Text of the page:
I'm writting a hard-science book where adult humans with the help of genetic engineering can undergo metamorphosis, could it be possible?

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    $\begingroup$ How is this different from your previous question? worldbuilding.stackexchange.com/q/233442/30492 $\endgroup$
    – L.Dutch
    Jul 31, 2022 at 18:41
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    $\begingroup$ By the way, reposting a question to circumvent a closure is not exactly appreciated $\endgroup$
    – L.Dutch
    Jul 31, 2022 at 18:43
  • $\begingroup$ I think you've misunderstood the term "hard science", and not just as applies to this site. $\endgroup$ Jul 31, 2022 at 19:15
  • $\begingroup$ If the reason you reposted is because you happened to have troubles finding your old question, know that you can look at all your posted questions on your profile... Here! Otherwise, if it's to improve your old question and get better answers, try to understand the issues of the old one (hopefully we were clear enough) and edit it :). $\endgroup$ Jul 31, 2022 at 20:54
  • $\begingroup$ (a) If you read the mouse roll-over text for science-based and hard-science you will learn that they are mutually exclusive. (b) The hard-science tag refers to the nature of answers on this site. It has little to do with the "hard science" genre of Science Fiction other than it demands (and I mean that, demands) that answers prove themselves correct with mathematics and citations to credible journals, etc. As a rule, if you don't have the ability to judge the answer to a hard-science question, you should think long and hard about using the tag. It's ruthless. $\endgroup$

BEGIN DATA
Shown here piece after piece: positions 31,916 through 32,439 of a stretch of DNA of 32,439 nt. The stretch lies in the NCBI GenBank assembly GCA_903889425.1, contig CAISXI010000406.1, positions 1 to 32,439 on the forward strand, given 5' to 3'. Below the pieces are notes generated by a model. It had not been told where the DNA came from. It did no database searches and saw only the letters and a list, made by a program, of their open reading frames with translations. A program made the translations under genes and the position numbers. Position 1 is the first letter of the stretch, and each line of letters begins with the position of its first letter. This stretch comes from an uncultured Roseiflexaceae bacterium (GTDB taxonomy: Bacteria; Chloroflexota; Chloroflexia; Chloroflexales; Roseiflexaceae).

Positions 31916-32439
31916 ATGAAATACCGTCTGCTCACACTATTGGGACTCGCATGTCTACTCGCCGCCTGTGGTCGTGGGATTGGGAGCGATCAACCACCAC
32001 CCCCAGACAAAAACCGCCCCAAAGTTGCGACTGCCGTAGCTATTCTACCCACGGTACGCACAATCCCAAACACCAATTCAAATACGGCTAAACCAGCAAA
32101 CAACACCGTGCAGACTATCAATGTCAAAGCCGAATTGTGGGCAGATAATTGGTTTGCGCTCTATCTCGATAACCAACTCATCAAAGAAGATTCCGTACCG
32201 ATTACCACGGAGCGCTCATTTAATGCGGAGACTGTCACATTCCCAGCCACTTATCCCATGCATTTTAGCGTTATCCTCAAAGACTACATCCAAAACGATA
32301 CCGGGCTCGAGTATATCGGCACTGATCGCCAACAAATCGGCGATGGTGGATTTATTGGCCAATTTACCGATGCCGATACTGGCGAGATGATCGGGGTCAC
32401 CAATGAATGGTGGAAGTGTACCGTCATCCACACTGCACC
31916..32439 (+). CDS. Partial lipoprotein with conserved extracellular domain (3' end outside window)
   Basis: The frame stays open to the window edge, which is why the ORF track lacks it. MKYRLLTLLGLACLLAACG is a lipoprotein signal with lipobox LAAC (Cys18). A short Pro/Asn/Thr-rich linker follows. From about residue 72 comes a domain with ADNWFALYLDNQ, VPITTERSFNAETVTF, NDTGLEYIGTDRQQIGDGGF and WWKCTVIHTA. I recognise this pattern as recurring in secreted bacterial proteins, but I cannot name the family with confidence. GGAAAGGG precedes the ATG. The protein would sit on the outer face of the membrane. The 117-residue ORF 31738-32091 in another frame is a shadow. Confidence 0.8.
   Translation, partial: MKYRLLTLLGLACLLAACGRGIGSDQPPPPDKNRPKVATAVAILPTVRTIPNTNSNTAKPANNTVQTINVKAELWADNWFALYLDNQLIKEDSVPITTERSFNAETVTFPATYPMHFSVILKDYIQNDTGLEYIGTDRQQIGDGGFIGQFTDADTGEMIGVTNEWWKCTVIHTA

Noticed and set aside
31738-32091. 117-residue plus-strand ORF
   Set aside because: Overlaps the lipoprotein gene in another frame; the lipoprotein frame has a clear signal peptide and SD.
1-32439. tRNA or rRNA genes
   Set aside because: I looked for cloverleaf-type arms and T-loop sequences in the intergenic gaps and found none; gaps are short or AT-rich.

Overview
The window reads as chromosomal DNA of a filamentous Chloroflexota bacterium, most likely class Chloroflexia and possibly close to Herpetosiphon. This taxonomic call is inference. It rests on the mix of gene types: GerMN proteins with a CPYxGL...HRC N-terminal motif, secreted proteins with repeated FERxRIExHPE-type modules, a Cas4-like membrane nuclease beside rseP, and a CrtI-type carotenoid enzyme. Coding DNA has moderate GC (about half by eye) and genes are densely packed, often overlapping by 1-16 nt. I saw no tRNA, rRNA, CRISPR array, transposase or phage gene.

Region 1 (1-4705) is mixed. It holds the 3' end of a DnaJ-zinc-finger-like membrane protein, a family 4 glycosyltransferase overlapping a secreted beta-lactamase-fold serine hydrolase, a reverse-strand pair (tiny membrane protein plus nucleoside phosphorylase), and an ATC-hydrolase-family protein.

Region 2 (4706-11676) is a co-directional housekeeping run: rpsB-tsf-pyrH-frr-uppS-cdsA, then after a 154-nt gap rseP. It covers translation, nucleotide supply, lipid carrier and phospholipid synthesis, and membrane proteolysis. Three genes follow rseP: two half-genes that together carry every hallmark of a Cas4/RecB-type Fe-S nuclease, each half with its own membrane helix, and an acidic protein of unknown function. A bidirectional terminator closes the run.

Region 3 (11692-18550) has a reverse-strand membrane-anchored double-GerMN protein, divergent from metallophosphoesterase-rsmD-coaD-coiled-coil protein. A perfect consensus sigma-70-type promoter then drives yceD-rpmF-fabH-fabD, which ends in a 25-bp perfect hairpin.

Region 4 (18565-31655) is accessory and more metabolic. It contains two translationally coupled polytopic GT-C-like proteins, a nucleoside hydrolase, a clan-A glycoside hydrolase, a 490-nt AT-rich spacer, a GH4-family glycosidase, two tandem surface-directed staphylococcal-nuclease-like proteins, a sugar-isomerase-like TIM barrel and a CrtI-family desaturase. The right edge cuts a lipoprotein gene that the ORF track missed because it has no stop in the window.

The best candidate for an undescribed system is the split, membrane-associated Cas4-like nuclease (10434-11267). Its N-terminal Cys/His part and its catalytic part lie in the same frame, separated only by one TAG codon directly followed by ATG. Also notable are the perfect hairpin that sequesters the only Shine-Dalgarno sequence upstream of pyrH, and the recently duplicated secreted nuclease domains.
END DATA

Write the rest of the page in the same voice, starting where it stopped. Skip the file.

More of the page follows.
– JBH
    Aug 1, 2022 at 0:23

1 Answer 1



Genetic engineering can effect the metamorphosis of sickly todders doomed to a short life of illness. They can be transformed into normal healthy people!

ashanti https://www.youtube.com/watch?v=IgES04-cSr8


Ashanthi de Silva was the first human to be treated successfully with gene therapy. At the time, in 1990, she was a 4-year-old living with severe combined immunodeficiency (SCID), which is caused by insufficient levels of the enzyme adenosine deaminase (ADA). Without treatment, patients rarely survive toddlerhood. In addition to hematopoietic cell transplantation, standard treatment at that time consisted of lifelong replacement with synthetic ADA given via intramuscular injections once or twice weekly. However, few patients achieve full immune reconstitution and improvements in immune function can wane in just a few years with enzyme replacement therapy. Turning to a cutting-edge treatment, scientists were able to deliver to Ashanthi a healthy version of the gene that produces ADA using a viral vector. She is still alive today.

She is the first but now there are many others, with a wide range of illnesses. These inherited diseases are truly terrible. The afflicted and their families suffer and suffer. The prospect of a metamorphosis from a person with a genetic curse into a person without one is one of the most amazing metamorphoses I can imagine!


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